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Differences between the responses of European larch (Larix decidua Mill.) and Norway spruce (Picea abies (L.) Karst) to landslide activity based on dendrogeomorphic and dendrometric data
- Tichavský, Radek, Kluzová, Olga, Šilhán, Karel
- Geomorphology 2019 v.330 pp. 57-68
- Larix decidua, Picea abies, compression wood, forest stands, growth rings, landslides, root systems, temperate zones, topographic slope, trees, Carpathian region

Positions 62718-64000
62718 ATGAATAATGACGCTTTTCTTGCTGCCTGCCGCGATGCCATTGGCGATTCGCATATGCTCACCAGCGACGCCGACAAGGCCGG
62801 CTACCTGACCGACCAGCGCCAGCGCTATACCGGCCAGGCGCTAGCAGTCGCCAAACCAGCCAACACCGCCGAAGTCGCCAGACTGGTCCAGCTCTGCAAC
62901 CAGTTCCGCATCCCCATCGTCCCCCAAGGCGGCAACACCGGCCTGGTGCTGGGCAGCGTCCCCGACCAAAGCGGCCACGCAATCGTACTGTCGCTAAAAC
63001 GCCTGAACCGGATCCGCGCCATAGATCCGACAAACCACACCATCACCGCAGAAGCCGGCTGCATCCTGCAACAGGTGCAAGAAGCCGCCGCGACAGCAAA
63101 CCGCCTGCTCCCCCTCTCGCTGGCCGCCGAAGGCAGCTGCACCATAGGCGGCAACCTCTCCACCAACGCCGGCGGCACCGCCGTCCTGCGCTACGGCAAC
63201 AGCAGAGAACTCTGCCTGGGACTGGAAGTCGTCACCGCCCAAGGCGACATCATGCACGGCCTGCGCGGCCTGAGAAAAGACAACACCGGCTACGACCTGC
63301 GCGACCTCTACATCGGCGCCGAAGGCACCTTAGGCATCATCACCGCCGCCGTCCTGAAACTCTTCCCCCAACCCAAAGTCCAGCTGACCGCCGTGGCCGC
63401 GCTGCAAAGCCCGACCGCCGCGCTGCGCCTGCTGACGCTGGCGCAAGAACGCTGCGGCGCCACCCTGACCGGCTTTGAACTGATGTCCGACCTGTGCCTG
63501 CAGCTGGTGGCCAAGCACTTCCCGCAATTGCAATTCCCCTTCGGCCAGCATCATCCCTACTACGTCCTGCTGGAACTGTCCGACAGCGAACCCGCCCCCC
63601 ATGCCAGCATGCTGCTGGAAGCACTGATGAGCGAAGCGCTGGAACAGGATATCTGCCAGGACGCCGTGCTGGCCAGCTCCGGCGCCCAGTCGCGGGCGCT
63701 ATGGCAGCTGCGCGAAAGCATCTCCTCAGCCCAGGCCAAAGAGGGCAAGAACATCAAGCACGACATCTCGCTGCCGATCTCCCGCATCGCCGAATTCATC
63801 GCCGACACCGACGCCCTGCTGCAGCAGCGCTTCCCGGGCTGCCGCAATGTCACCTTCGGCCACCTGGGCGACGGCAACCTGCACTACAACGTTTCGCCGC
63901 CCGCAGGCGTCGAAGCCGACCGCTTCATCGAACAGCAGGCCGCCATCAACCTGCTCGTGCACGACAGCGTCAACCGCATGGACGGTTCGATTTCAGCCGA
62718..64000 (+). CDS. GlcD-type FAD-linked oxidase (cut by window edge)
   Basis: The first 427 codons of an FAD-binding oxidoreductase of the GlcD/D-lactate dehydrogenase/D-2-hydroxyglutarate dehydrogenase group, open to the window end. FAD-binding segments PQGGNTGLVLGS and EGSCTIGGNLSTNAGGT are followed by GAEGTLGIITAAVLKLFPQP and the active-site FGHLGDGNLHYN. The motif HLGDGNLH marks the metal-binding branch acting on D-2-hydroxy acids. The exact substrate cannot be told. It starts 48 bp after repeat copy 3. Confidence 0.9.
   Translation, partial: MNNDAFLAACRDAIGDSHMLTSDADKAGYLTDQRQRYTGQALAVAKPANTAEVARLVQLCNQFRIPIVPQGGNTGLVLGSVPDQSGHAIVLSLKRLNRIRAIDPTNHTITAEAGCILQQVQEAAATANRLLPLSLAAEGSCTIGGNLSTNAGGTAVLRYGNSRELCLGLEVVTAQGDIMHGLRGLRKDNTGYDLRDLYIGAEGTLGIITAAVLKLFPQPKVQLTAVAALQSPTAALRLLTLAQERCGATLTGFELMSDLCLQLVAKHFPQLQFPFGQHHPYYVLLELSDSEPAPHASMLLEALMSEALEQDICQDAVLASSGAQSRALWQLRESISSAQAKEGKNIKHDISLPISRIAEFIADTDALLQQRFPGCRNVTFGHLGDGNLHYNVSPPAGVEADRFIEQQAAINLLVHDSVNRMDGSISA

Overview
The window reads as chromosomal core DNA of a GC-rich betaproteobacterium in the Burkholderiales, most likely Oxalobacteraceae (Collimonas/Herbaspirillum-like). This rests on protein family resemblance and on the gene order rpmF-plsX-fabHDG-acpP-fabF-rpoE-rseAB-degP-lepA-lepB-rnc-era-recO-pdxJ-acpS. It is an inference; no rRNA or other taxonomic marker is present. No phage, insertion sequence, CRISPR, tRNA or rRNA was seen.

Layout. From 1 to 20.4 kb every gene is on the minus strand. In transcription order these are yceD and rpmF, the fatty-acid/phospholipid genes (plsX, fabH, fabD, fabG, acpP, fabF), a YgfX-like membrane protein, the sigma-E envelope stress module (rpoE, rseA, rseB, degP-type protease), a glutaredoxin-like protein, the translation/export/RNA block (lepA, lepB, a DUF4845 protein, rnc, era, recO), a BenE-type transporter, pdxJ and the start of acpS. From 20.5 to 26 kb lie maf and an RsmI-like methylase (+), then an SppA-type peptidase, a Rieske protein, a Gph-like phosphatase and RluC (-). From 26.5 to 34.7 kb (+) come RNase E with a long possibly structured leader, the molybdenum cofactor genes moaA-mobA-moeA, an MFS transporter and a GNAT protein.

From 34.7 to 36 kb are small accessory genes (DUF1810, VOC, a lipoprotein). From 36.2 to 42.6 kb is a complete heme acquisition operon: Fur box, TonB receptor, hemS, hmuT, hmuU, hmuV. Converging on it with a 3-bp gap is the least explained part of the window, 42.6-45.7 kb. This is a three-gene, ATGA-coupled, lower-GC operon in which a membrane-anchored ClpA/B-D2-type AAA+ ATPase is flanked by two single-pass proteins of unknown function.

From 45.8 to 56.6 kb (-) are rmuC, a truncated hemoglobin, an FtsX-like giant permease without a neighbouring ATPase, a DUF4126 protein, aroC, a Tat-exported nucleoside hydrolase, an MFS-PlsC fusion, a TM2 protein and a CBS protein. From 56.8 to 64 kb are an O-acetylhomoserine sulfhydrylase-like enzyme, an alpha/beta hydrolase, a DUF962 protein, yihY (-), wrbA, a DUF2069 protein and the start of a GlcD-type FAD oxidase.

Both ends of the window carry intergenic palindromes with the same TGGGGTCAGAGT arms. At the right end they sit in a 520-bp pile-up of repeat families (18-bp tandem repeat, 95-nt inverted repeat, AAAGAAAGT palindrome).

- Investigations of mass movement hazards need to be supported by accurate data regarding past frequencies of landslide reactivations. Dating landslide events using tree rings is a reliable approach for vegetated slopes in temperate climates. Despite the enhanced use of dendrogeomorphic research during recent decades, little is known about the specific responses of Larix spp. to landslide movements. We investigated the active section (~0.6 ha) of a complex landslide in the Vsetínské vrchy Mts. (Outer Western Carpathians) that is overgrown by a forest stand composed of European larch (Larix decidua Mill.) and Norway spruce (Picea abies (L.) Karst.). Using the dendrometric and dendrogeomorphic data identified from 74 trees (33 L. decidua and 41 P. abies), including the number and types of growth disturbances (GDs) and compiled event chronologies, we compared the responses of both tree species to the same landslide reactivations.We observed the same mean tree stem inclination for both tree species, whereas the inclination azimuths differed. L. decidua generally showed a higher number of stem bends compared to P. abies. Similar proportions of subjectively identified GDs (compression wood, CW, and abrupt growth suppression, GS) and mathematically identified GDs (tree-ring eccentricities) were observed in both tree species. However, the total number of GD.tree−1 was slightly higher in L. decidua (4.1) than in P. abies (3.2). A higher abundance of GS was identified in L. decidua at the expense of CW compared to P. abies. The event chronology based on the mathematical approach revealed slightly more landslide signals than for the subjective approach, mainly in L. decidua. However, the largest known landslide reactivation (in 1997) was recorded in all cases in both tree species. Based on the CW analysis, it was shown that larger stem inclinations are associated with longer persistence of CW in P. abies (rather than L. decidua), resulting in the possible masking of younger landslide events. By contrast, P. abies compensates for that limitation by having a generally shorter mean duration of CW than L. decidua. Overall, it seems that the complexity of landslide movements and root system architecture influenced the number and character of GDs in both tree species. In addition, we did not find any relationships between the measured dendrometric parameters and number of GDs to better assess the most suitable trees for dendrogeomorphic dating prior to sampling. Therefore, we recommend sampling both tree species when they overgrow the same landslide body so that the final event chronology will be more robust and possible limitations of one tree species can be eliminated by the benefits of the second.